A Doll's House / Monsters
Various venues
May, 2009

[...] As for A Doll’s House, its topical chimes seem to me to  be a happy coincidence.  Caroline McGinn hits the bull’s-eye, I think, when she uses the term “suffragette” to describe the opinions of the character of Christine.  The play has been relocated to a moment in English history when the social and in particular the political status of women was forming a major part of political discourse; when Nora walks out on a husband who in this version is a politician, she not only asserts her independence in a personal context but causes reverberations in the polity.

However, this interpretation rather depends on there being some dramatic impact to her walking out.  That doesn’t really happen in this production.  Lloyd Evans is spot-on in his mischievous description of Toby Stephens’ performance as that of a comedy bounder who finds himself in the wrong play.  Ibsen’s portrait of the Helmers depends in part on Torvald being almost well-meaning enough to counterbalance his unthinking condescension to Nora and his disregard of her in the fourth-act crunch; the way Stephens plays Harris’s version of the character, the surprise is that Nora has stayed with him for so long… indeed, that she ever felt any affection for him in the first place.  Consequently, this is a version of the play that tries to give us a new view of the forest by cutting down the colossal tree at its dramatic heart.


More pensive reviews for Monsters at the Arcola, with its points about community and society responses to the murder of James Bulger in 1993. Niklas Rådström’s script makes repeated references to the possibility of audience intervention in the play, and as written it seriously considers such an option and asks that productions of the play do so in performance.  And this is the thing that puzzled me.  I know director Christopher Haydon: he’s intelligent, skilled and conscientious, and he assures me that the company paid full attention in rehearsal to the possibility of such intervention, and were well prepared to cope with it.  And yet, when I watched the play, I saw (or felt) no perceptible opportunity in its staging, pacing, pitching etc, for such spontaneous involvement.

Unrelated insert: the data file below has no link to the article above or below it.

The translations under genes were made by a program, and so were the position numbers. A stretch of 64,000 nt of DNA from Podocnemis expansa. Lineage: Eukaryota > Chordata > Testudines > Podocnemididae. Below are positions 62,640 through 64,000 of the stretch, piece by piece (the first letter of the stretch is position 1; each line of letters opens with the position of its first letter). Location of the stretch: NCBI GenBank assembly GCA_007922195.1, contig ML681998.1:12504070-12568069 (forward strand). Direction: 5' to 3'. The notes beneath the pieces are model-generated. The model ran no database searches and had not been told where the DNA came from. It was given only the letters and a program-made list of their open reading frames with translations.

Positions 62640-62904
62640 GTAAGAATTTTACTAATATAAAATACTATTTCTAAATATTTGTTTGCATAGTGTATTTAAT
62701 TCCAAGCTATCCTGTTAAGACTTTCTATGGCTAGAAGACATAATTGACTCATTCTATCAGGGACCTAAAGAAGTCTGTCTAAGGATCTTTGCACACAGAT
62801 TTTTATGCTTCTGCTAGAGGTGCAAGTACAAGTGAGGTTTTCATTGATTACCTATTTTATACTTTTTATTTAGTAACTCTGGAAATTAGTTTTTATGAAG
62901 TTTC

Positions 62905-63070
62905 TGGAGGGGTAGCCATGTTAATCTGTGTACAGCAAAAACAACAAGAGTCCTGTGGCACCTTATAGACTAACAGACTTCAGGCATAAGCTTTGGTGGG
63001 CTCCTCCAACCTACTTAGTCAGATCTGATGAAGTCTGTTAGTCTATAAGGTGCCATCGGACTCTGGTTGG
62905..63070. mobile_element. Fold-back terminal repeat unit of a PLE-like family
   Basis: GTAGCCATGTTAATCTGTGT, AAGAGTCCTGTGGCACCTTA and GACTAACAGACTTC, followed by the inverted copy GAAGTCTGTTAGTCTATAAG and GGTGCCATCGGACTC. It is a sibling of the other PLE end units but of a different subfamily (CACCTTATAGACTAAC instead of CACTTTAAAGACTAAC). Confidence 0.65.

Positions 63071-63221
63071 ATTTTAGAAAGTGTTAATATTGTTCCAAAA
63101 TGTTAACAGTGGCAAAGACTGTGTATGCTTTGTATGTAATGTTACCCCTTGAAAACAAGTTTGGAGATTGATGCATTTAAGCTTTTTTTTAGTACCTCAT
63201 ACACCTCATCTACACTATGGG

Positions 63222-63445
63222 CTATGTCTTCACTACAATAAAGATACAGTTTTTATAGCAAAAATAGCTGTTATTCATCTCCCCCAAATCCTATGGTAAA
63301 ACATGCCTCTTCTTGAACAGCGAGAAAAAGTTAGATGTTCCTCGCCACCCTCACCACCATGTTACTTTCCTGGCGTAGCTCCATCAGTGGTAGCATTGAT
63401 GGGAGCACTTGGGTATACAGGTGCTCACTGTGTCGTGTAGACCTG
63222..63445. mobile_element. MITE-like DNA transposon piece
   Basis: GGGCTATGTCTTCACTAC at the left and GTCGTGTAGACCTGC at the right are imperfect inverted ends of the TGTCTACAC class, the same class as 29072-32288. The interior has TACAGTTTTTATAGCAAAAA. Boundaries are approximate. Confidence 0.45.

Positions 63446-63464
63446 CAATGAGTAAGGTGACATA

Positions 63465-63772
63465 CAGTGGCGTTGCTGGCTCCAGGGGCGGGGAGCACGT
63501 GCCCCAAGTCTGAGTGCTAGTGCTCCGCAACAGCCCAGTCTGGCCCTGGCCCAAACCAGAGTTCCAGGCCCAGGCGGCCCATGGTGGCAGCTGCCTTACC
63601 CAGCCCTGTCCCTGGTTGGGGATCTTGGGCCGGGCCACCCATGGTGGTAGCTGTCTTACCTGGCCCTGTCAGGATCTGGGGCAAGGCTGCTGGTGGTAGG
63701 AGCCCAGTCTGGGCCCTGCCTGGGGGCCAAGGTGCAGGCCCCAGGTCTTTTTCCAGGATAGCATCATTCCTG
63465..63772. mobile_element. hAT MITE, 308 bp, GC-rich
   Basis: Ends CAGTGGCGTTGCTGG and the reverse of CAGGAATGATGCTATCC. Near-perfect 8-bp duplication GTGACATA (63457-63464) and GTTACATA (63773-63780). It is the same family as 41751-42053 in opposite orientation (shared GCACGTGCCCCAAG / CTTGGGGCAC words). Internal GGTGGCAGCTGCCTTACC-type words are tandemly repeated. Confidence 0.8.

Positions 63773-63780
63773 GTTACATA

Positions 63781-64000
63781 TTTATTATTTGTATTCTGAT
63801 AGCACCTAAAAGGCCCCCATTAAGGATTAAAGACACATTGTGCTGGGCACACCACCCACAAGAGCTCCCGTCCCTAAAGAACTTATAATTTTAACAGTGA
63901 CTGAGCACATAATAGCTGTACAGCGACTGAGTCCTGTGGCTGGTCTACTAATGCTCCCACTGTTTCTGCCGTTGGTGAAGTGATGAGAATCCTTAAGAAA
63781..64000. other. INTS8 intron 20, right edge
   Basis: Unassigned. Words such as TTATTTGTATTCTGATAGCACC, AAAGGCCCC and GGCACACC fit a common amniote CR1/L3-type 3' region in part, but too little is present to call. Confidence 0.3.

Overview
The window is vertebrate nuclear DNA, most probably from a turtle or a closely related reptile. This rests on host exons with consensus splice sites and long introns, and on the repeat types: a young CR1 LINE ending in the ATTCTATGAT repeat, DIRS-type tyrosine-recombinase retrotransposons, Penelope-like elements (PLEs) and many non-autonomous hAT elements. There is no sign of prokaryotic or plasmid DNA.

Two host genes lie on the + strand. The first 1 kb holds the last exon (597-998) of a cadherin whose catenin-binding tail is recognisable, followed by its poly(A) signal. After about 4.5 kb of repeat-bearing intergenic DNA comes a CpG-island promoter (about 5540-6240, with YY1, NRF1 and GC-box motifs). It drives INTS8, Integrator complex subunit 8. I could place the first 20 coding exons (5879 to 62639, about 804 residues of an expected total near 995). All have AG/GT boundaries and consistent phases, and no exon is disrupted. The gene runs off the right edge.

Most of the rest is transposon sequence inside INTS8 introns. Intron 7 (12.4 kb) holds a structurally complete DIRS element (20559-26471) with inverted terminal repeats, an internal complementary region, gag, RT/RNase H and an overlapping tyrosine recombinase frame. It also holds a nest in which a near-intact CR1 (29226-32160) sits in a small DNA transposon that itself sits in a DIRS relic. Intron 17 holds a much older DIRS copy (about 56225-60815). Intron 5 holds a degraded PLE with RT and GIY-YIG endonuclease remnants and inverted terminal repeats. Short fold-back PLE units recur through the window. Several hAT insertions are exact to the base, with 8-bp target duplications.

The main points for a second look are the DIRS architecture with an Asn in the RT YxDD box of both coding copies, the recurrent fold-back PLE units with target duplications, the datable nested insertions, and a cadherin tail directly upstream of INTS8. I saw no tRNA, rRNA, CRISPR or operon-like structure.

Now, I don’t mean that I was looking for such an opportunity in order to interrupt the play myself; you may recall the events of last August on the Edinburgh Fringe, when I and my fellow reviewer Chris Wilkinson took matters into our own hands in an excessively oppressive play about Auschwitz.  But this is the crux of the matter: for reviewer Chris Wilkinson and director Christopher Haydon are one and the same.  For Chris of all people, with this of all plays, to muff an opportunity of this kind, is utterly bewildering to me.
Written for Theatre Record.

Copyright © Ian Shuttleworth; all rights reserved.

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